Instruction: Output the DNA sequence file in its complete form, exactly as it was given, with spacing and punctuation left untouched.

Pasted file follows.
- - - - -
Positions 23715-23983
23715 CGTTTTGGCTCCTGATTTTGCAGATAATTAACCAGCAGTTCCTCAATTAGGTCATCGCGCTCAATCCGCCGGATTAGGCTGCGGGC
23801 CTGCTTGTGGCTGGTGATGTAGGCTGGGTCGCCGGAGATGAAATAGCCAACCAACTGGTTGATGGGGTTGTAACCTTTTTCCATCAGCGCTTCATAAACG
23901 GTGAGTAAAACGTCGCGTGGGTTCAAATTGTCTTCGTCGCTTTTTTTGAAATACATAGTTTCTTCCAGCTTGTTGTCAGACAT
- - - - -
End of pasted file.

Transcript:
Positions 23715-23983
23715 CGTTTTGGCTCCTGATTTTGCAGATAATTAACCAGCAGTTCCTCAATTAGGTCATCGCGCTCAATCCGCCGGATTAGGCTGCGGGC
23801 CTGCTTGTGGCTGGTGATGTAGGCTGGGTCGCCGGAGATGAAATAGCCAACCAACTGGTTGATGGGGTTGTAACCTTTTTCCATCAGCGCTTCATAAACG
23901 GTGAGTAAAACGTCGCGTGGGTTCAAATTGTCTTCGTCGCTTTTTTTGAAATACATAGTTTCTTCCAGCTTGTTGTCAGACAT